As millions of refugees from the Syrian and other crises try to build new lives in countries that will accept them, the host governments still grapple to find an evidence-based response to the question: what foreseeable impact will the refugees have on our citizens' lives?
Our new working paper, "The Impact of Forced Displacement on Host Communities," offers evidence-based analyses that provide initial answers to this question. We reviewed available global data on the impact of forced displacement on household well-being, prices, employment, and wages in host countries. We collected 762 results from 49 empirical studies and using meta-analysis, uncovered some clear patterns in these four outcomes. The review covers major forced displacement crises over 93 years (1922–2015) and involves different types of displacement situations and host countries at different levels of economic development.
The study challenges the popular assumption that forced displacement is invariably negative for host communities by finding that forced displacement is more likely to deliver a positive outcome for host communities. More specifically, these are the topline findings from our review:
Forced displacement affects household well-being. The majority of the results considered (45–52 per cent) show improved household well-being. Fewer than one out of 5 results show a decline in household well-being. Positive results seem to be induced by increases in consumer demand that translates into increased production, productivity, and service provision on the part of hosts.
Price increases are more frequent than decreases (37–46 per cent compared to 36–39 per cent). Prices increase more frequently for food and rent, whereas decreases are more frequent among luxury goods, services, and labour-intensive products.
The effect of forced displacement on employment among host populations is the most researched outcome among the studies we reviewed. In most instances (65–67 per cent), forced displacement did not affect employment. Negative impacts were experienced fewer than one in four times, with negative outcomes associated with young and informal workers. Employment increased according to 12–14 per cent of results.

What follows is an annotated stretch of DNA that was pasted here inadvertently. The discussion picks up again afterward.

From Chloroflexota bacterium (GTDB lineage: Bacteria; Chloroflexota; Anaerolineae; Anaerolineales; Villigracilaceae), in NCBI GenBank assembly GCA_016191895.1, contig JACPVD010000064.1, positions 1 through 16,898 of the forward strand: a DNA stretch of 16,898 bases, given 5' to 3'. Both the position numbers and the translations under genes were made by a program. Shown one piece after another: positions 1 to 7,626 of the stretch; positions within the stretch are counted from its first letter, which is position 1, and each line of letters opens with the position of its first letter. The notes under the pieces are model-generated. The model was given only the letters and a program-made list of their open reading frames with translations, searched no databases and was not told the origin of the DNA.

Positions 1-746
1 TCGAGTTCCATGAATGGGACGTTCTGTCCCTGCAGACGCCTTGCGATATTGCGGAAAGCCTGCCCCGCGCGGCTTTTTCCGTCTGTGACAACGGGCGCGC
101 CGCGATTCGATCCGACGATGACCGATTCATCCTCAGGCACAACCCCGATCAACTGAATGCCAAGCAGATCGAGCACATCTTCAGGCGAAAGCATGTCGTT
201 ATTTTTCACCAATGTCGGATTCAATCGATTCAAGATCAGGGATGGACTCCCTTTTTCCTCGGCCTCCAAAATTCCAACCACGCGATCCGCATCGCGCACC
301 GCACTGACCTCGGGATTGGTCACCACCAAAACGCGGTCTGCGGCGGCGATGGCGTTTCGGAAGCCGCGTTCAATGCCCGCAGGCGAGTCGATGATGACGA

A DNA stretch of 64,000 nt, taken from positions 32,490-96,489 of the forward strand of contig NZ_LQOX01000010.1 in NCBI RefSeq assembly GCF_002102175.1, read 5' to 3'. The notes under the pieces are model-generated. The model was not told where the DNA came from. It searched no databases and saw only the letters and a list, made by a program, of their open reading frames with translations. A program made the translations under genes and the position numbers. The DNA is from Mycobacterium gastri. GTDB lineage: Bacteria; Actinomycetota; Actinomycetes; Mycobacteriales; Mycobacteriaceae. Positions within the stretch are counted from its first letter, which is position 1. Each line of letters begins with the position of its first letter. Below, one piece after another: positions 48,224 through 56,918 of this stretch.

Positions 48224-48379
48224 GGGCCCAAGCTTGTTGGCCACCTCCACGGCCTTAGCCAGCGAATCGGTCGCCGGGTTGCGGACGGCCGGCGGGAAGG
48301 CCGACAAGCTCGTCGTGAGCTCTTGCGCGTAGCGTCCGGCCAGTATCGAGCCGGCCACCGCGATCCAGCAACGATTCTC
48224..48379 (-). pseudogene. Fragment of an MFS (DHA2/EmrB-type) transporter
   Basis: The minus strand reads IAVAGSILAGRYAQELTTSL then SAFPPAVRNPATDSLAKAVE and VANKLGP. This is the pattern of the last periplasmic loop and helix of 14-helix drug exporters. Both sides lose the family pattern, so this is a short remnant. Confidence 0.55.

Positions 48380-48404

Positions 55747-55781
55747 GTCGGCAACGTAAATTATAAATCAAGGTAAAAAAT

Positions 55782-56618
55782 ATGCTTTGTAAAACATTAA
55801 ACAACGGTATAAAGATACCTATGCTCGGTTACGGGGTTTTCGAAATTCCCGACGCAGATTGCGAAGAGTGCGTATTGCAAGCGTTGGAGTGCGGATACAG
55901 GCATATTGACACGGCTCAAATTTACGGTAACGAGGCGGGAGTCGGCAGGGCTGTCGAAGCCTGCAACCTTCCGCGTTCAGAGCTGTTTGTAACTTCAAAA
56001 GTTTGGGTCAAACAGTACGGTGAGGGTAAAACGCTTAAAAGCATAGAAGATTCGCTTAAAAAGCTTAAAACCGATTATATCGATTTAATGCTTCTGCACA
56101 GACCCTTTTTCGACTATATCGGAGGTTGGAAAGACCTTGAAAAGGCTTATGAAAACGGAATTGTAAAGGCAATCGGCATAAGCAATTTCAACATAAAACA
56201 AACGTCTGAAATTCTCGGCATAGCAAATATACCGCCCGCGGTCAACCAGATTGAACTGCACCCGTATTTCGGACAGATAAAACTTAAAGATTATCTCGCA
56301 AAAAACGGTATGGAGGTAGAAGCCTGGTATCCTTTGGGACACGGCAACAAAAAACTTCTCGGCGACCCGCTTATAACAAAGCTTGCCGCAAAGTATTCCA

In most instances (55–59 per cent), forced displacement did not impact wages among host populations. Wage decreases occurred more frequently than wage increases (22–27 per cent compared to 13–22 per cent), but declines tended to be short-lived and concentrated in middle-income countries.
What can we derive from these results? As is often the case in newly researched topics, the first conclusion is that more research is needed. The results should be treated with caution, as none of the studies used is entirely comparable, either because of differences in the models, data, estimation techniques, and instruments used or crisis analyzed. Future studies should not only ask what the impact of forced displacement is—as we did in our paper—but provide further evidence on the factors that drive these impacts, particularly for negative outcomes.
What does this mean for policy? Labour market policies can help normalize labour markets that have been upset by an inflow of displaced persons. There is some evidence that negative impacts on employment of hosts might be stronger in countries with more rigid labour markets. Restrictions on the right to work tend to result in refugees of all skill levels competing with low-skilled workers in the informal sector, potentially increasing negative impacts on already vulnerable groups. Allowing refugees to work will disperse the impacts across different sectors and skill levels.
Policymakers should also support additional job creation. Enterprises created by refugees can contribute to these efforts if policies and regulations allow them to. Policies can also reinforce complementarities between forced migrants and native workers and increase the productivity of native workers by providing incentives to upgrade their skills. Policy makers need to be aware of a potential trade-off between containing negative short-term impacts and improving the long-term prospects. Investments in labour market integration as well as social services such as health and education are costly in the short term but will pay off in the long term. Low- and medium-income countries need support from the international community to fund these investments.